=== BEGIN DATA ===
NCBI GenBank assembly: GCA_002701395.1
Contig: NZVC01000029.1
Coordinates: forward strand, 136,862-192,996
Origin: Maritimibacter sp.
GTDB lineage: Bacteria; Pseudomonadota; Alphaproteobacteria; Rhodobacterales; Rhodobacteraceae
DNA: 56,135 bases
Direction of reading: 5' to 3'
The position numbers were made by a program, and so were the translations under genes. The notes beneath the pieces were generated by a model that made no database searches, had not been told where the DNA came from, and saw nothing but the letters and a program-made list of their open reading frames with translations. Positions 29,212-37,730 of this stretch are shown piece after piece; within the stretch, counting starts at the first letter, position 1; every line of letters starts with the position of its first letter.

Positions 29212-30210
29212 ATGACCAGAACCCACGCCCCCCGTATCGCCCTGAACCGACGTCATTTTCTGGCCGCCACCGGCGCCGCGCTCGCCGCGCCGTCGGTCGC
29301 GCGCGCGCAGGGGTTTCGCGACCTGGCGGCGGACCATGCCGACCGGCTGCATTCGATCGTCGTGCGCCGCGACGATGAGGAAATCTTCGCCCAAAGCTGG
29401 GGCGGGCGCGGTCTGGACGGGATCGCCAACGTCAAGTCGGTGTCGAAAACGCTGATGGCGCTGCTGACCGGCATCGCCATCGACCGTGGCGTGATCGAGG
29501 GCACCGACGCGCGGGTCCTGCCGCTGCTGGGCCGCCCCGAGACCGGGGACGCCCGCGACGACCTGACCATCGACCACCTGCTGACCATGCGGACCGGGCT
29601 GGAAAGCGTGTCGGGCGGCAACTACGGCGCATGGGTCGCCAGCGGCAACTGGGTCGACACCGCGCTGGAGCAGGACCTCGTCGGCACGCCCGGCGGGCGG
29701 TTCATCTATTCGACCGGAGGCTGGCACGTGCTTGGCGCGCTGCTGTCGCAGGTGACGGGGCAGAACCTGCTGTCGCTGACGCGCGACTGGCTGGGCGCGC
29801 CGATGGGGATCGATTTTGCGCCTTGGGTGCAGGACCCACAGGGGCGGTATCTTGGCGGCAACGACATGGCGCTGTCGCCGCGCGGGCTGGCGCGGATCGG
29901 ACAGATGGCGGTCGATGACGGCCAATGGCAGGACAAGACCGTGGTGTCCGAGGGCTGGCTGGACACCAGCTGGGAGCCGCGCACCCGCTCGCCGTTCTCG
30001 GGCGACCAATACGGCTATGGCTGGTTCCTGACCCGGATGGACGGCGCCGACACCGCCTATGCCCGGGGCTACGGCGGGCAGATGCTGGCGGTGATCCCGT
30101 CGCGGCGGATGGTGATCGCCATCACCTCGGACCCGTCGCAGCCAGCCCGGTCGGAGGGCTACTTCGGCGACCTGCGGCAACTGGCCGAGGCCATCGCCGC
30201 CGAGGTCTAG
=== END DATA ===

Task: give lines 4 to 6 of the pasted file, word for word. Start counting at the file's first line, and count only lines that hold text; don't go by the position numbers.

Origin: Maritimibacter sp.
GTDB lineage: Bacteria; Pseudomonadota; Alphaproteobacteria; Rhodobacterales; Rhodobacteraceae
DNA: 56,135 bases